I cranked up my music and got to work. My stomach sloshed and cramped. I finally got to mile 21 and found the dragon dancers. Unfortunately, they were not dancing but standing with their costume off haha! I decided to take my earbuds out and feed off the crowds best I could.
I shuffled in those last 5.2 miles. I never phoned it in, I never gave up. Even when I knew 3:30 was out of the question, I didn’t quit because I wanted to know I left it all out there. I texted my parents and John to let them know why my tracking dot was going so slow, but that I was going to finish. I wanted to celebrate my finish no matter what.
There was supposed to be a hill at mile 25, but I didn’t see one. I saw an overpass at mile 24, so I thought maybe that had been it? I saw John at mile 25 and waved to him. He had made a sign and it made me happy to see his face.
When I rounded the corner for mile 26, THERE was the hill haha. UGH. It was not quite what I had in mind, but nothing was that day lol!
I saw my dad and he was shouting for me to go go go! I gave it one final push to get across the line strong. I knew him and mom would be there with big hugs in a matter of minutes.
3:37:19. Not quite what I had planned for. But you know what? I’m proud of the way I finished that race.
I think one of the most special parts of a race are right after you cross the finish line, and right before you get your medal. You are usually walking next to someone, and you are both kind of having a “I just did that” moment. It is only you and those who have done the same race. You are all alone in your achievement, yet together.
We went back to the hospitality tent and I could not get enough water. The only thing that sounded good was a chocolate chip cookie, so I had some of those.
The tent has a massage area which was awesome! The people working the area were from a local massage school. They got to get their hours for their certification and the marathoners who had paid for the tent, myself included, all seemed very appreciative!
I had felt a blister forming on my left foot since I had to put my shoes back on in a rush a mile 3. I took off my shoe to see the damage and it was blood blisters all over my toes on my left foot. Yikes. Poor massage ladies – I put my shoe back on right away lol!!
We met this awesome gentleman, Butch, in the tent. He was from the Philippines.
After the race we went to dinner with my parent’s friends. We went to a steak house and it was so much fun to see everyone in Chicago wearing their medals out and about. The city really loves this race.
After dinner, I requested cupcakes 🙂
Red velvet, Nutella and chocolate peanut butter – so yummy and the four of us sampled them.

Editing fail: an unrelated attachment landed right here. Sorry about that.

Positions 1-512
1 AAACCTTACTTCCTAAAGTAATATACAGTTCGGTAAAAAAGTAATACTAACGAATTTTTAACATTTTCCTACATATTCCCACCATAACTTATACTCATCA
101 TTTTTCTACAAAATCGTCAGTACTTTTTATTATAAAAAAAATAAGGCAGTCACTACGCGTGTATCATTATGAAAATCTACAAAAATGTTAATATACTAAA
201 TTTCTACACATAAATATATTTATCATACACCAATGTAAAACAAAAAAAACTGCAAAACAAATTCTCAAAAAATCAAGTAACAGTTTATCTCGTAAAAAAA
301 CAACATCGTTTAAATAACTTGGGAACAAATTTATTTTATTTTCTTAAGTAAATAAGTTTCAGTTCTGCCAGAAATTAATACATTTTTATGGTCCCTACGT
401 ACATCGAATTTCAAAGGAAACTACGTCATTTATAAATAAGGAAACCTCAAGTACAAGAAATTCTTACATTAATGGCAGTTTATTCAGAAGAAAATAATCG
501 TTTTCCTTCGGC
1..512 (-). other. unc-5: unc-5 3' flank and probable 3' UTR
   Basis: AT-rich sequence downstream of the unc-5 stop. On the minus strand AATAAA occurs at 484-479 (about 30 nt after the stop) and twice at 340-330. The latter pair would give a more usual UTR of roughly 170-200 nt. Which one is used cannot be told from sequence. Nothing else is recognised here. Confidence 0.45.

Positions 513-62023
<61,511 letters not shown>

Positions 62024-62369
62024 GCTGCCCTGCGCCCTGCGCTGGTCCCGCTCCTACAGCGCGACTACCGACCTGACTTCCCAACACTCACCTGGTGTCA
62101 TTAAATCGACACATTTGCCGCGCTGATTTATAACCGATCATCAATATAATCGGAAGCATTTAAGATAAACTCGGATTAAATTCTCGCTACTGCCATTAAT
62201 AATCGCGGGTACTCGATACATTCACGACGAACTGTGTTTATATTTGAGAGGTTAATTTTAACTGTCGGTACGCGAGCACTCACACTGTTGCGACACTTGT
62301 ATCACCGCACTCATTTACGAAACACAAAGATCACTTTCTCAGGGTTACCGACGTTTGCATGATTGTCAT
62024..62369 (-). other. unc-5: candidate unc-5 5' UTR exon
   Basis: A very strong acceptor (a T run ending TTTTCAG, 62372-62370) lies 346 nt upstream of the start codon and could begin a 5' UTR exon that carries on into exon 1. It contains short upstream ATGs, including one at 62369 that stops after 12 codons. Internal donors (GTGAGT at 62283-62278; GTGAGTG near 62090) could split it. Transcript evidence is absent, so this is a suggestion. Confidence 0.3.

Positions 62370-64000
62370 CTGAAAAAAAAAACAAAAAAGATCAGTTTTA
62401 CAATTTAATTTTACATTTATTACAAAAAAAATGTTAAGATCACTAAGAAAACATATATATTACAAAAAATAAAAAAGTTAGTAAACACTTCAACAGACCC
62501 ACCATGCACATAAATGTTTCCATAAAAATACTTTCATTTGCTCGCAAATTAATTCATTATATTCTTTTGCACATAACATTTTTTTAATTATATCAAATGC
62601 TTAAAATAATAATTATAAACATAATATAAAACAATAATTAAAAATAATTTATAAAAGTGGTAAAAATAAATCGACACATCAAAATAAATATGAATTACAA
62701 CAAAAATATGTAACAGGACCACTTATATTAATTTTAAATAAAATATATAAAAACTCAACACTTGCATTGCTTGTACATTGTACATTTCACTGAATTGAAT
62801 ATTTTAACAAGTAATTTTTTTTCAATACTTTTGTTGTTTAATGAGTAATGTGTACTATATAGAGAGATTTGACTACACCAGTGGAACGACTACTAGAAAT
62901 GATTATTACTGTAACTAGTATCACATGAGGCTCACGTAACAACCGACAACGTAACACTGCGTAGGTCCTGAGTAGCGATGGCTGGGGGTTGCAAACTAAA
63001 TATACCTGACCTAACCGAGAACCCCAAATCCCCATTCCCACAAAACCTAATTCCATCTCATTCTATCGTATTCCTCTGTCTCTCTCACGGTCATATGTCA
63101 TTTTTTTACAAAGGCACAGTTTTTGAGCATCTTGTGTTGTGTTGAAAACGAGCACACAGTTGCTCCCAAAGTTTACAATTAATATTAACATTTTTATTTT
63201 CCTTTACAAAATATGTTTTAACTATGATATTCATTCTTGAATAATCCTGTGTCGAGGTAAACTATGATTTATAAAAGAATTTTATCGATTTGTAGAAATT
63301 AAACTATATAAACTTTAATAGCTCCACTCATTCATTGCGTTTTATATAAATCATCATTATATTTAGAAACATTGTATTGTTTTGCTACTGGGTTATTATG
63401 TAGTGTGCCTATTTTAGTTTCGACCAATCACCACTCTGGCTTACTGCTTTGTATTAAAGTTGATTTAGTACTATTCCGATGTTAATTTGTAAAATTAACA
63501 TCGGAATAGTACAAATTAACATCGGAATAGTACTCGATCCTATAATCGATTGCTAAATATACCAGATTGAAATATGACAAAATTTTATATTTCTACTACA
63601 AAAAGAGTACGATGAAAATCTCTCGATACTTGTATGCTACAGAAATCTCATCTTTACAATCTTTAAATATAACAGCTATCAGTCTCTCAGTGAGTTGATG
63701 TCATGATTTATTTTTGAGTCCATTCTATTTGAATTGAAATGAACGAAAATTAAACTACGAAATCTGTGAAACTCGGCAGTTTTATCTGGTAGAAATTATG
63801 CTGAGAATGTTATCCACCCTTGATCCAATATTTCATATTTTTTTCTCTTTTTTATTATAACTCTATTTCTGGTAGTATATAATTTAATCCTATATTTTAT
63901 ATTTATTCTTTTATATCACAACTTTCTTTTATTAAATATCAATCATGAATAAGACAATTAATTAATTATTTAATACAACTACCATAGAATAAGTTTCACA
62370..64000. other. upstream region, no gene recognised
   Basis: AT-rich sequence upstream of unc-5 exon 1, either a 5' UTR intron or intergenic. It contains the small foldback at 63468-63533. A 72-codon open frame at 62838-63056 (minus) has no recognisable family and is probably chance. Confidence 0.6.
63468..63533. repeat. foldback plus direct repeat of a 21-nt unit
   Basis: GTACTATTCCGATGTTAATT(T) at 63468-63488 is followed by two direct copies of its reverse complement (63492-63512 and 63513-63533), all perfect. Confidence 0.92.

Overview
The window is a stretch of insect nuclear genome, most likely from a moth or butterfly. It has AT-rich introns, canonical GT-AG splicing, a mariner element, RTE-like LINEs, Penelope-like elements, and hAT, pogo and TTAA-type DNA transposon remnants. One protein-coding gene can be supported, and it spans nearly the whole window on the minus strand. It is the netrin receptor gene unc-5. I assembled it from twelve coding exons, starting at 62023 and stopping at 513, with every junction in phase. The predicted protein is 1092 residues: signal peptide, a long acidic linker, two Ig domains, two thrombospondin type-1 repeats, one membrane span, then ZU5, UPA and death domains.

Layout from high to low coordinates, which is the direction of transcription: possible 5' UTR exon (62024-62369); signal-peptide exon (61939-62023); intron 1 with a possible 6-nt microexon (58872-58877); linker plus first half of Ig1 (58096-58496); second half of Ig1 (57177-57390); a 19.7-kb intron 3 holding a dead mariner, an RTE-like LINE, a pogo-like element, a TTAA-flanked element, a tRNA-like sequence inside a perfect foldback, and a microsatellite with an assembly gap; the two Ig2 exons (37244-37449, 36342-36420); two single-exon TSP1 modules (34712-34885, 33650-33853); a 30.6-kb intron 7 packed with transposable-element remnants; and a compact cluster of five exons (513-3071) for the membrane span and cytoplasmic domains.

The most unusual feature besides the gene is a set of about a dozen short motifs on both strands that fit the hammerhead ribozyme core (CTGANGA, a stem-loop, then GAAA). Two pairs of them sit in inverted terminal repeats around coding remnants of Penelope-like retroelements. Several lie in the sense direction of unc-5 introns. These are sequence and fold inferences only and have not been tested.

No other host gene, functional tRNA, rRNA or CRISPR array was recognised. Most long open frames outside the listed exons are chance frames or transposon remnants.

It was really fun to see my name in the paper the next day!
Of course I am disappointed with my race in some ways. In other ways, I am not. I made a mistake, and it was something I had no idea or thought would have happened. Two years ago, I was running my first half marathon right about now. Two years ago, running 8 miles in a row was a big deal for me. Two years ago, I would have proclaimed to you I did not see a marathon in the cards for me. I have learned so much in such a short time. I am proud of the time I was able to run given the circumstances – basically bonking at mile 8.
I was in good spirits after the race and loved celebrating with my family. I think they were all a little worried about how I would handle everything after the race was over haha! And that is not an unfounded concern. I train hard and I love racing. Still, just because my race wasn’t perfect was not a reason to be upset. I wanted them to enjoy their time in Chicago and I wanted to enjoy it with them. Me pouting was not going to gain anyone anything.
I would be lying if I said there have not been any moments where dark thoughts crept in after the race. That my CIM marathon time was a fluke, that everyone had a good day but me, that I’m not good enough. I acknowledge those thoughts and move them along. They simply don’t matter. I think it is pretty normal to think that kind of stuff when anything in life doesn’t go as planned. The thing to do is not let them consume you.
And you know what? I am so excited to do it all over again!
I have so many internet friends that PR-ed that day and I want to wish them all huge congratulations and a big hug! I also want to congratulate my dear friend, Kindal, on her stunning sub 12 hour first time IRONMAN finish – so proud of you!